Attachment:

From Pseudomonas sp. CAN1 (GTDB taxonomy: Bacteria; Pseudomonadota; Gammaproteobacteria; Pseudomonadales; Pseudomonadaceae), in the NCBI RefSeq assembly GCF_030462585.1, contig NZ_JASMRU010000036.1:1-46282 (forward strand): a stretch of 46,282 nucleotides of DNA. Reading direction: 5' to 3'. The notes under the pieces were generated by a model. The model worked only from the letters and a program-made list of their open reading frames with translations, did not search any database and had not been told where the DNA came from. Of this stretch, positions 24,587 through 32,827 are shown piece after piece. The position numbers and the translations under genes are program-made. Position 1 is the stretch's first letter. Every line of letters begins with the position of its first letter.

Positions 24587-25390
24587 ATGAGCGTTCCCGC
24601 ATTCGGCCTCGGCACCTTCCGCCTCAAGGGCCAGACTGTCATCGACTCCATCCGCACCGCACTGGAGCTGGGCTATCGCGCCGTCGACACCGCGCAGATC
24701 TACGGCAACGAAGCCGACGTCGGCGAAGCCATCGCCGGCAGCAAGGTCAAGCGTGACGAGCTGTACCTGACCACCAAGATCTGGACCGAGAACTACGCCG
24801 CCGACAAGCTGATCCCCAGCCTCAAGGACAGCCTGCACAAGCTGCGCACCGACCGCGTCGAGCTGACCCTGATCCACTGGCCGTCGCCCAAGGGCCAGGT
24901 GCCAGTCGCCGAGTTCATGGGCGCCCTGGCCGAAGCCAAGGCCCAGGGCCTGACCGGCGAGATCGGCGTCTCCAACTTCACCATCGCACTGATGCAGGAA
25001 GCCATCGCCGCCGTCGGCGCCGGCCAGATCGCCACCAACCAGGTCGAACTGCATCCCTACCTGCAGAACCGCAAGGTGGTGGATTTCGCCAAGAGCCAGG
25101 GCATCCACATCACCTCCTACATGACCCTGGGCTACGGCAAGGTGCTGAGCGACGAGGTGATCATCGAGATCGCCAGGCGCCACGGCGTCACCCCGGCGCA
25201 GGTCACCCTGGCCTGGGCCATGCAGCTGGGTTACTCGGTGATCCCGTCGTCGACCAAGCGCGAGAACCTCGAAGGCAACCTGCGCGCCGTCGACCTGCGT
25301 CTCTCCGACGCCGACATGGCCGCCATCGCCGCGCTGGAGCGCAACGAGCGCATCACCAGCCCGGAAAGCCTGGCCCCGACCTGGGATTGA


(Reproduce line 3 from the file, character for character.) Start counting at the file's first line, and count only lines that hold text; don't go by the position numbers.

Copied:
24587 ATGAGCGTTCCCGC